Must thru-hikers have an arrogant disdain for day hikers. They are noisy, use up scarce camping spots, and leave a lot of trash behind. On the plus side though, they smell great. I can usually smell a day hiker approaching on the trail before I can see them. I, however, don’t share the thru-hiker dislike for day hikers because without them, there would not be an Appalachian Trail.

Benton MacKaye, the visionary who first proposed the A.T., envisioned the trail as a place where people could escape from the cities and reconnect with nature. He even discouraged thru-hiking, calling it a stunt. Over the years, it has been the millions of day hikers contributing to the Appalachian Trail Conservancy and providing countless hours of volunteer service to trail maintenance that have allowed the trail to exist. It’s not that some of the A.T. supporters aren’t thru-hikers, but thru-hikers need to remember that they are a very small minority of A.T. users and they have no special entitlement to the A.T. for the pursuit of their objectives.

All that being said, I believe that the source of disdain directed towards weekend warriors is rooted in their lack of knowledge regarding trail etiquette and camping procedures. Last night, the Memorial Day crowd stayed up partying way past hiker midnight (someone even shouted at them to keep it down). This morning we woke up and discovered that they had left trash, food, and unwashed pots and pans scattered all over the shelter deck. This is why some shelters are full of mice and several bears have to be euthanized each year. The coup de gras was the grocery bags hanging from the bear pole. Rant over.

Appalachian Trail

Shelter Mess

Appalachian Trail

Ultralight Food Bags (Picture by Action Jackson)

Yesterday evening we met a fun group of flip flop hikers (thru hikers that start somewhere in the middle of the trail, hike north, and then return to their starting point to hike south) named Fake News, Priestess, and Bear Bell. This morning Fake News, who had purchased the French press attachment for his Jetboil stove, offered fresh brewed coffee to several of us. Boy was that tasty! Thank you Fake News!

We finally got out of camp and started hiking. In a short while we started a little climb where Boo Boo and Batman quickly outpaced me and left me to hike by myself. The trail was really smooth and with cool overcast skies I made good time to Manassas Gap where the A.T. passes under I-66. A Trail Angel had left a cooler full of cold sodas at the trailhead parking area, so I took a break and drank a Dr. Pepper to help get me up the next climb.

Appalachian Trail

Smooth Climbing

Appalachian Trail

I-66 Underpass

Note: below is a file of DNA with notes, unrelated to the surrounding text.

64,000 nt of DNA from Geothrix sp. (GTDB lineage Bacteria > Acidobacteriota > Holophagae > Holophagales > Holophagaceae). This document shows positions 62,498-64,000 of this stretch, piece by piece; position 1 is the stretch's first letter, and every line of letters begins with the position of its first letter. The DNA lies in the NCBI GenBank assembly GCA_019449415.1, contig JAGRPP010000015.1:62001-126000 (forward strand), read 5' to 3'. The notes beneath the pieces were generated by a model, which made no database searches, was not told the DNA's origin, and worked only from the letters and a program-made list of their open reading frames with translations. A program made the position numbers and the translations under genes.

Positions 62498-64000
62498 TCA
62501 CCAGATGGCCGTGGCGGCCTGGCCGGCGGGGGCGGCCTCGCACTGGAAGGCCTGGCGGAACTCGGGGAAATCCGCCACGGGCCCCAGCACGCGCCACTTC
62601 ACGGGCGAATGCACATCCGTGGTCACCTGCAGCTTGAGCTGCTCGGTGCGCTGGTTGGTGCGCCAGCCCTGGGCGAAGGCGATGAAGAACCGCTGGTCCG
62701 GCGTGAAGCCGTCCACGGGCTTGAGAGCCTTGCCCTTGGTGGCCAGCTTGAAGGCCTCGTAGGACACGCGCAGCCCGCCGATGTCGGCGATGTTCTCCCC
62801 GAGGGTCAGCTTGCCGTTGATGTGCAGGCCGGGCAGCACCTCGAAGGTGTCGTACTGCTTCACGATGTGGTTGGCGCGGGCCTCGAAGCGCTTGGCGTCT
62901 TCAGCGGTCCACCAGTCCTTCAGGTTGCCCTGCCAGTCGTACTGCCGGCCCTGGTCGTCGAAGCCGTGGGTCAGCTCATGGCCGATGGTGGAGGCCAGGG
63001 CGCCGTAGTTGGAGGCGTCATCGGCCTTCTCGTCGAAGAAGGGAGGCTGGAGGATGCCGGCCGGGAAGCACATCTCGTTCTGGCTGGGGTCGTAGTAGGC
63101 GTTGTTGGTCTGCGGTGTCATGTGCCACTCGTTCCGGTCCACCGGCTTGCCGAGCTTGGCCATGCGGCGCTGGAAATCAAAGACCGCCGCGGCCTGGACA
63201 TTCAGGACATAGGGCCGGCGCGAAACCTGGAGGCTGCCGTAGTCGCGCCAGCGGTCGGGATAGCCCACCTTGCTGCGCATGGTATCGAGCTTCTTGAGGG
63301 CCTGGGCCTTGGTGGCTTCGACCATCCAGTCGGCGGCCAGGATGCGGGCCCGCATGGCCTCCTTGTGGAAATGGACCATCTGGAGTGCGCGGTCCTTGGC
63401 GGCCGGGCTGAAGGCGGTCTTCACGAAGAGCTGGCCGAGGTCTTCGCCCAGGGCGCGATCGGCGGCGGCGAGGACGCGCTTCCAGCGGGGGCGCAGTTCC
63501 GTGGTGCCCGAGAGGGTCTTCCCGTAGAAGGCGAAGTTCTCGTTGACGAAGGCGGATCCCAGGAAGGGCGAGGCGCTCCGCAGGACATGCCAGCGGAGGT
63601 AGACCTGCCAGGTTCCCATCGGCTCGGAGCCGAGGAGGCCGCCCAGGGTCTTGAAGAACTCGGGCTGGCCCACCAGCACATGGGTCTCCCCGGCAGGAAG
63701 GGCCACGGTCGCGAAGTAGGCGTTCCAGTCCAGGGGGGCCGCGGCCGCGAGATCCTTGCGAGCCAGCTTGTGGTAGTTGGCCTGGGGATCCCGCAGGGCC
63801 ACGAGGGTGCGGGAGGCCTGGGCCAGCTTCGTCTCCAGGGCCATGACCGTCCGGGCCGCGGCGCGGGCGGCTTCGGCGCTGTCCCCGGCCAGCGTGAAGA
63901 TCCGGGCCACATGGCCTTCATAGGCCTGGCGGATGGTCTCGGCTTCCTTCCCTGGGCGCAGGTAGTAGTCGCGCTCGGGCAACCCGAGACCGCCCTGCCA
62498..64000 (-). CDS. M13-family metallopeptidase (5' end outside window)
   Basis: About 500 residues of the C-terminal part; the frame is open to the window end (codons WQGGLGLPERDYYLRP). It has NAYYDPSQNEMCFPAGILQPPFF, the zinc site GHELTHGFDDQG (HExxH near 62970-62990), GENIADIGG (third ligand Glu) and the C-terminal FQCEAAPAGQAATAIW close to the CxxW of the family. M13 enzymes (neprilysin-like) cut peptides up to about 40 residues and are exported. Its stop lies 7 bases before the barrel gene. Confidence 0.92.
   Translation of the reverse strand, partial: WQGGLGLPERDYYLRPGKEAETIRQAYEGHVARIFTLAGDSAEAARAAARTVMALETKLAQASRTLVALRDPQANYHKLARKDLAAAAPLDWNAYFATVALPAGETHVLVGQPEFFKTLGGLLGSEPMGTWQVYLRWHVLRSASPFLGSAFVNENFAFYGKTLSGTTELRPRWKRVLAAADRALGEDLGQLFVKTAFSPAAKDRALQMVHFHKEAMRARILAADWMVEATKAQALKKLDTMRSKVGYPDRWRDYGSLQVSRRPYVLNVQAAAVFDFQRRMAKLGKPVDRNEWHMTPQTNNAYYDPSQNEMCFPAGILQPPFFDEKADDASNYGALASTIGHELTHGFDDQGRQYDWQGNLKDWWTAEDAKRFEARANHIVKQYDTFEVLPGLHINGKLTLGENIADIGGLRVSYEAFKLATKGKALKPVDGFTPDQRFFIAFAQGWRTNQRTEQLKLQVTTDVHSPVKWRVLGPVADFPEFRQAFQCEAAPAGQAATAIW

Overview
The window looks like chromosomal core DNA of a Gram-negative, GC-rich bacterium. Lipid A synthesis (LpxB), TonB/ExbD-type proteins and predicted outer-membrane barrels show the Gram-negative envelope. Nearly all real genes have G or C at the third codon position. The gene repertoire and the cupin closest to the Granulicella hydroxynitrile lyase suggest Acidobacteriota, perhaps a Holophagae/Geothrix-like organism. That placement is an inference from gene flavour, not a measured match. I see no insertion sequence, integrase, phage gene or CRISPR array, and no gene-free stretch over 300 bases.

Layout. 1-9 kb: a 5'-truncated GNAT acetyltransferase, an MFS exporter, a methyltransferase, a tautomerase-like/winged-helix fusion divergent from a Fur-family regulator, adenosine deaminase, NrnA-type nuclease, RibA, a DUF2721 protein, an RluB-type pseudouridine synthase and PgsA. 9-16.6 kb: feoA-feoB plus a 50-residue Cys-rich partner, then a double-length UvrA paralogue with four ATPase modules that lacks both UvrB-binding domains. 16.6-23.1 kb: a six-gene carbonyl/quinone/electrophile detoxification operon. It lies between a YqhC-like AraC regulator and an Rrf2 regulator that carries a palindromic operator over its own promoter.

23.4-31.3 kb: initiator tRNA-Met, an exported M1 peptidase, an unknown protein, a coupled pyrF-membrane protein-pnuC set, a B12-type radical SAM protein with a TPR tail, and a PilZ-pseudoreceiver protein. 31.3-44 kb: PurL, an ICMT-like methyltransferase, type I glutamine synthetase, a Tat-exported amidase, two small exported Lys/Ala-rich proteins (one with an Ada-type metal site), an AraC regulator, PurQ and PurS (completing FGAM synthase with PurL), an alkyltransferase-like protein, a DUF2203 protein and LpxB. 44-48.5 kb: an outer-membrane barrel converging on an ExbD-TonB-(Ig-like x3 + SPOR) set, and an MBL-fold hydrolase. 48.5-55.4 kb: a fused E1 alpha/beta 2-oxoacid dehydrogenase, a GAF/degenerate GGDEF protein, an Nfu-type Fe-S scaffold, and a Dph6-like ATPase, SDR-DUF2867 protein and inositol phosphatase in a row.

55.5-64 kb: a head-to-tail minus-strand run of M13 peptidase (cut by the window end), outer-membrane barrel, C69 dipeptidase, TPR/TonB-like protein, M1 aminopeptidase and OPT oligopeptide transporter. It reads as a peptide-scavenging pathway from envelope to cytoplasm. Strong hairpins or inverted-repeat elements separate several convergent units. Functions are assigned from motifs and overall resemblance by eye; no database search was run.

Appalachian Trail

Trail Magic!

And it was a pretty good 800 foot climb too! Earlier I had passed a sign telling me that I would be hiking along the western boundary of the area controlled by Col John Mosby during the Civil War. About halfway up the climb, I passed an old stone wall and could just imagine what it must have been like with Confederate skirmishers hiding behind that wall ready to protect their territory.

Appalachian Trail

Appalachian Trail

Appalachian Trail

Appalachian Trail

A couple of hours later, I entered Sky Meadows State Park which, as the name suggests, is a huge meadow that is, well, way up in the sky. It was some nice, smooth, and flat walking and I enjoyed the change in scenery as I passed easily through the park.

Appalachian Trail

Sky Meadow State Park

What remained of my afternoon was spent going downhill and crossing multiple streams. As I got closer to the Rod Hollow Shelter, the trail started to become extremely muddy so it was slow going as I rock hopped and balanced on downed trees to avoid getting my feet soaked. I was only partially successful in that effort.

Appalachian Trail

When I arrived at the shelter, Boo Boo and Batman were there to greet me. Batman pulled out his phone and proudly showed me a video that Boo Boo took of him using his trekking poles to usher a six foot long black snake out of the rafters of the shelter. We figured that we would have the shelter to ourselves since all we had to do was show the video to any day hikers that might arrive. We also surmised that shelter mice wouldn’t be a problem either.

Day hikers did arrive but they were a nice older group that planned to tent near the shelter. One of them was an interesting woman who came over and chatted with us for about an hour. She was up from Washington, DC for the weekend and was a forensic scientist for some federal agency that investigated natural disasters. It sounded like gruesome work and she had some fascinating stories. While she was there, she pulled out a little gadget that she called a TENS unit and attached it to her shoulder to relieve her muscle aches from carrying a backpack. The unit would alternately send an electrical charge that would contract and relax her muscles and she swore by it. Note to self: research ultralight TENS units!

Appalachian Trail

Home for the Night